A turtle could shift faster than this transmission does. A snail could. Your grandmother could. You get the idea. Shifting in manual mode does not help either.

Since gear shifts are so painfully slow, the Smart takes one hell of a nose dive from shift to shift. It feels like you’re driving a rocking chair as a result. Those who suffer easily from sea sickness should probably keep away.

In first gear though, the little Smart scoots off quite quickly. This is great for merging onto the highway. But that’s the only thing the Smart has going for it on the highway. On the way to Aylesford, my arm muscles got a good work out while trying to keep the Smart centered in its lane due to the wind pushing it back and fourth. This was with 30 k/h winds. I never wished I had Phat Albert next to me to weigh the Smart down more in my life.

Once I made it to Aylesford, I decided to replenish the energy I lost trying to keep the Smart from blowing off the highway, and parked at Subway. My arms didn’t get a break. In tight corners, say into a parking spot, the Smart’s steering suddenly becomes very stiff. I thought the power steering had gone, so I got out to see if there was any leaking fluid.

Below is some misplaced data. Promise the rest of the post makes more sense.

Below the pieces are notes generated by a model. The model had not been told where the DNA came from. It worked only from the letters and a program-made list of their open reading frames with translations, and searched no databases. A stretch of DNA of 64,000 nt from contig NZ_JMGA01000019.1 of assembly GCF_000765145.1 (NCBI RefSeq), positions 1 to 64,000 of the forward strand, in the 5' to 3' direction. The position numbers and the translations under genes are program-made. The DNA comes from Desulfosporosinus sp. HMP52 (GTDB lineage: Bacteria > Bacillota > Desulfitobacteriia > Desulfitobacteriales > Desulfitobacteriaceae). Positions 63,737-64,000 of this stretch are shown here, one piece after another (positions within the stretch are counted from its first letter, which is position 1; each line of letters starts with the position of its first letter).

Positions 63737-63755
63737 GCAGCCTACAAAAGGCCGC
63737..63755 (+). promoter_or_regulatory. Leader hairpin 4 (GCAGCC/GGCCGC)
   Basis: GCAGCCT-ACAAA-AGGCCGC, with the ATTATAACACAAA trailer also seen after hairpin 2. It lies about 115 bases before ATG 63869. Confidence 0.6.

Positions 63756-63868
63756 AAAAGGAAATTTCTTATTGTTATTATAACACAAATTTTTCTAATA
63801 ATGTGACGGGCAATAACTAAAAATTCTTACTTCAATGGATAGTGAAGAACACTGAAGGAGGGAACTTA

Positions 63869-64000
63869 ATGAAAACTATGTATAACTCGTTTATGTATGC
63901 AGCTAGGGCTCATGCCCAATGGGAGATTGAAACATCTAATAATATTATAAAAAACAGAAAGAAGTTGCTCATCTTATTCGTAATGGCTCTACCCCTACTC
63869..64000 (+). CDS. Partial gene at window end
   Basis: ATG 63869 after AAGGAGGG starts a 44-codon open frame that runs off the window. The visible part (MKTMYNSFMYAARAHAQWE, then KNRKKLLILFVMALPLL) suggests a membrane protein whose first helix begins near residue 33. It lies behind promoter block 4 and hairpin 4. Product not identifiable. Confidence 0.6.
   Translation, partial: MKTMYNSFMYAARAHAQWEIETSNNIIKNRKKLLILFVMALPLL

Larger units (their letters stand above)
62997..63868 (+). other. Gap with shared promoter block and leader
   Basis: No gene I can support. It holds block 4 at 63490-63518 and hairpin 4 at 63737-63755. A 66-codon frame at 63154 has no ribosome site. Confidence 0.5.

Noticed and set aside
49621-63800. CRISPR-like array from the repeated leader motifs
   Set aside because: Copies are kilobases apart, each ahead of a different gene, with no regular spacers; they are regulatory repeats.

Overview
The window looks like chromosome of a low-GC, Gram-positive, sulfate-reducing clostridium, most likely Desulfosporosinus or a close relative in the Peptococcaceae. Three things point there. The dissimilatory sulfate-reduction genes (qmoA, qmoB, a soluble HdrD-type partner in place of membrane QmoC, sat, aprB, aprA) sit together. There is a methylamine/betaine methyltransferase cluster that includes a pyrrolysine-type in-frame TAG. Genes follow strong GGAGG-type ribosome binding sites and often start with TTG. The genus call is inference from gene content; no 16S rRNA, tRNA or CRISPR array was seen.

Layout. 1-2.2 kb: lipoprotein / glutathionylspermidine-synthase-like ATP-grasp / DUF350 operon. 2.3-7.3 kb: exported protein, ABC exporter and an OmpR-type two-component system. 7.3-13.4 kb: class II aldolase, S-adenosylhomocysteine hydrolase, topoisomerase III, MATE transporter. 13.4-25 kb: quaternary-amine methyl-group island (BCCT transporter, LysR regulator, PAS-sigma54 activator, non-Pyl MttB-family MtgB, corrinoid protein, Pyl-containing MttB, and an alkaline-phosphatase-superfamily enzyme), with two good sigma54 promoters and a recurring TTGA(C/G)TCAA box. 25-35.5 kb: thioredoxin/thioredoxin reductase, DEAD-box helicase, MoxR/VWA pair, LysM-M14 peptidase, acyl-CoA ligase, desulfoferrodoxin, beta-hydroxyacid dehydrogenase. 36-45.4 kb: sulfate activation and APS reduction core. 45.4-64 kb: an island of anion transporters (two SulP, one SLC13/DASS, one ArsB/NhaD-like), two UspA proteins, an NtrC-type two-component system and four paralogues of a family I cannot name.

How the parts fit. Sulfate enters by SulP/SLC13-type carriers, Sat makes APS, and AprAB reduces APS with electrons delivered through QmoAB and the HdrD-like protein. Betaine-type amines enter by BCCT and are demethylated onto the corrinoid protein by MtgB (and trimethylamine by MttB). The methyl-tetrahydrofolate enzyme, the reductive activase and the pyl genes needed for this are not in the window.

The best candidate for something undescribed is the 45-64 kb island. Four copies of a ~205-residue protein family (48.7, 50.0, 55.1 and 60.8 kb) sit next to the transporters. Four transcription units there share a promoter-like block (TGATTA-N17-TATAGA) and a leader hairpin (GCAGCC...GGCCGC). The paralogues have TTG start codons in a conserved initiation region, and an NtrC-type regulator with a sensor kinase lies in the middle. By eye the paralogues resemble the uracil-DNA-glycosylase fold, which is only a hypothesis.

It was then, that I noticed the Smart had a headlight out, and didn’t even warn me. As if that wasn’t bad enough, there was no evidience of power steering failure. So that is just how the Smart drives, I suppose.

When I got back, I took it to the dealership to get the headlight fixed and to ask about the steering. The service guy said that the power steering was fine, but it did feel kind of ‘funny’. Then he asked how much I liked the fuel efficiency of it.

Um, that is what the Smart is all about. I only went through a quarter of a tank of gas for my trip. The Smart is rated at 5.9 city and 4.8 highway. Very impressive. Or is it?

A Toyota Yaris gets 6.9 city and 5.5 highway. It has two more doors, three more seats and has more cargo and versatility. To me, the extra 1 litre burned in the city would be worth it for all the other extras you get.